I already read and ask NOT about pp 52-54, Principles of Microeconomics, 7 Ed, 2014, by N Gregory Mankiw. I understand such numerical examples that corroborate Comparative Advantage, but how can I intuit comparative advantage? I wish to quash my need to revisit these numerical examples to recollect this idea. i start with definitions from pp 52 and 53 (supra):
absolute advantage = the ability to produce a good using fewer inputs than another producer
comparative advantage = the ability to produce a good at a lower opportunity cost than another producer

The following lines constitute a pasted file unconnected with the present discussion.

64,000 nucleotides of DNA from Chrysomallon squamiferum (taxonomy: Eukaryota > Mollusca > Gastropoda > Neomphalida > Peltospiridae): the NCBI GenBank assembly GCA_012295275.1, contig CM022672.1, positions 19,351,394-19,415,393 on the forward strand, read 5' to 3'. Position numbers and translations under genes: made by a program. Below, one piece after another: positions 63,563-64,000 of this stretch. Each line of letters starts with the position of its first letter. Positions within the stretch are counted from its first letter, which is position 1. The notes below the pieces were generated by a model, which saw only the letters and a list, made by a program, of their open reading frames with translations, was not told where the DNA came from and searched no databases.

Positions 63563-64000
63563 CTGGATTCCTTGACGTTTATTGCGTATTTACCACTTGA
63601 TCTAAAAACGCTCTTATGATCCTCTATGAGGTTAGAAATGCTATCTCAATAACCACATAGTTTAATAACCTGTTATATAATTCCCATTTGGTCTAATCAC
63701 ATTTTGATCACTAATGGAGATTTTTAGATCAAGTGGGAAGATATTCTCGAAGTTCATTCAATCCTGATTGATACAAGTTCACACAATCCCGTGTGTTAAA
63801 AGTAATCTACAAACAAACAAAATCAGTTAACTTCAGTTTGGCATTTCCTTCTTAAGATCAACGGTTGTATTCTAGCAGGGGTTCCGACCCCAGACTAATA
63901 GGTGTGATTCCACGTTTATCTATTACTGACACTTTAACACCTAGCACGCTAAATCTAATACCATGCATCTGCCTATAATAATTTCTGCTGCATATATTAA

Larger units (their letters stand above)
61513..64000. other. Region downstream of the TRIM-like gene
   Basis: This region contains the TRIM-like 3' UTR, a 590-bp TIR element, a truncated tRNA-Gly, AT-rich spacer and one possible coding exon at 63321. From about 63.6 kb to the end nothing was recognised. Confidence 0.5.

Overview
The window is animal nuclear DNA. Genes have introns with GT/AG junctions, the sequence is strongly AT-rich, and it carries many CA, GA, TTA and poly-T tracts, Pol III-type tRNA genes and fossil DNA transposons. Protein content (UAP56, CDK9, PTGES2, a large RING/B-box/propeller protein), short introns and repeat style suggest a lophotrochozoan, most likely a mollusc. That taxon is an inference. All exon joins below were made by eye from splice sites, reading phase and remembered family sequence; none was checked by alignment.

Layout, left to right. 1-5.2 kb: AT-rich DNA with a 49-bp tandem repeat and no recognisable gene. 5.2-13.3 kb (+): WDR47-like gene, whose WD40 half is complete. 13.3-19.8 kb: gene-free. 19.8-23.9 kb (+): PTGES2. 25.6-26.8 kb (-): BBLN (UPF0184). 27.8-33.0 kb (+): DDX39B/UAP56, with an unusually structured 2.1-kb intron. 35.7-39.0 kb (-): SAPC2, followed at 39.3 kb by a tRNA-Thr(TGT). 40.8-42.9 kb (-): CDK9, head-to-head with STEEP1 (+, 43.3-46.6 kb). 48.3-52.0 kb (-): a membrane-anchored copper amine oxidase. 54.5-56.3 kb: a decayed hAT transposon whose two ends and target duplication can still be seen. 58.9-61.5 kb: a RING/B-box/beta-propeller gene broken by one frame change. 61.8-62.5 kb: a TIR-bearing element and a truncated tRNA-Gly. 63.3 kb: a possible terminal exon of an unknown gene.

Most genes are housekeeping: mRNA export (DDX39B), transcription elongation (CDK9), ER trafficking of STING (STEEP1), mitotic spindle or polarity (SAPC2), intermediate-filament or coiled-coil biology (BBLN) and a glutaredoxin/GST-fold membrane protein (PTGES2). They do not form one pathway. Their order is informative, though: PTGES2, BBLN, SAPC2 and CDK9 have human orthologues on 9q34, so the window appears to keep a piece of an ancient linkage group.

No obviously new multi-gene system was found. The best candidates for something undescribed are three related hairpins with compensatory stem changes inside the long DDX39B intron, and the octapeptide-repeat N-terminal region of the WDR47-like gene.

First, ... comparative advantage is clearly counter-intuitive. ... Secondly, the theory is easy to confuse with ... the theory of absolute advantage. The logic behind absolute advantage IS quite intuitive. This confusion between these two concepts leads many people to think that they understand comparative advantage when in fact, what they understand is absolute advantage.
However, instead of assuming, as Adam Smith did, that England is more productive in producing one good and Portugal is more productive in the other; [David] Ricardo assumed that Portugal was more productive in both goods. Based on Smith's intuition, then, it would seem that trade could not be advantageous, at least for England.